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The Mascot: April 3, 2022

Five pocket-sized stories from Chicago for your Sunday.

By News, SAIC

A wide-mouthed character tilts its head back and gobbles up a variety of news briefs and debris. Illustration by Jade Sheng.

Illustration by Jade Sheng.

Florida’s classrooms ban conversations, education about gender

In an interview with Kelsey Snell of NPR, Lieutenant Governor Jeanette Nunez of Florida defended the state’s new law that bans classroom instruction about gender identity and sexual orientation for kindergarten through third grade. HB1557: Parental Rights in Education “prohibits classroom discussion about sexual orientation and gender identity in certain grade levels,” among other things. LGBTQ advocates are calling it the “Don’t Say Gay” law, and are now suing to block the law.

Snell asked Nunez about the safety and mental health of the students subjected to this bill. Nunez replied, “We’re not concerned about this creating a potential negative or a potential harmful situation,” citing provisions for teachers and counselors to intervene when the “child may be in danger of neglect, abandonment or abuse.” Nunez didn’t mention that Florida’s public school teachers, like many public employees who work with children, are already mandated reporters. To point out this routine provision is to reveal an absence of real protection for queer children. Nunez’ flimsy defense points to the real interests of Florida’s executive branch.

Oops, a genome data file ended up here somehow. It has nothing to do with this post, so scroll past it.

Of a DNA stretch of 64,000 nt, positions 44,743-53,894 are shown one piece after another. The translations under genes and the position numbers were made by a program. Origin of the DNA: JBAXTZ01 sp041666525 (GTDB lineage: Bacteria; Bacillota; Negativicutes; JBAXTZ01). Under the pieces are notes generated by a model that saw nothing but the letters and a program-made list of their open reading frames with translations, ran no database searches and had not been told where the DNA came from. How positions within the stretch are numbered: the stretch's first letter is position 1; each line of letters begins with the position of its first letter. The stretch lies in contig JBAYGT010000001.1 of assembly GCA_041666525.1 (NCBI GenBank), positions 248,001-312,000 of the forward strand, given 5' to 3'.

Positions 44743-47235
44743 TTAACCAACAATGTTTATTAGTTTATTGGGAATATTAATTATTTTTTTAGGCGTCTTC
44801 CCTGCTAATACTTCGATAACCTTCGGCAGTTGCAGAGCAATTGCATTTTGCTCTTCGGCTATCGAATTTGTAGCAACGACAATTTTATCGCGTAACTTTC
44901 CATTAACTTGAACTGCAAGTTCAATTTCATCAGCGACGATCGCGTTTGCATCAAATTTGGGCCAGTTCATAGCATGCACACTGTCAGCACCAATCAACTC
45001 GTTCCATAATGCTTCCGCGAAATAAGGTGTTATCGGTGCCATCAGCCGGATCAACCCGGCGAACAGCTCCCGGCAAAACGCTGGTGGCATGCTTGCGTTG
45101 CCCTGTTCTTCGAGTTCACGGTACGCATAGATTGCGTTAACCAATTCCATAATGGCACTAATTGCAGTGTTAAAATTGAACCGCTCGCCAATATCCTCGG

As one gay, Orlando public school teacher, Clinton McCracken, said to NPR that the law “is a created culture war from [Florida Governor Ron DeSantis] so that he can achieve his political ambitions. That’s all this is. So I’m not teaching kids how to be gay in my classroom, but I’ll tell you what I am doing. I am trying with all my power to teach kids to be OK with who they are.” 

For more about current anti-trans legislation rolling out in various states, check out Elton Connell’s annotated reading list, from F this week in honor of Trans Day of Visibility.

Illustration by Michaela Chan.

Vanessa Viruet’s artist talk 

The fiber and material studies webinar opened with a class photograph of Vanessa Viruet in sixth or seventh grade, sporting a flash-bulb smile and a huge white bandana across her forehead. The bandana-as-headband was “really hot,” Viruet said, “because J-Lo was really hot.” 

Viruet likes to start her artist talks with this image because, in retrospect, she is surprised her family let her wear a bandana at all. The patterned cloth was a symbol of gang violence in the neighborhood. With a disarming laugh, she said she loved this photo because she looked like a “baby lesbian” in this photo, even though she had no idea.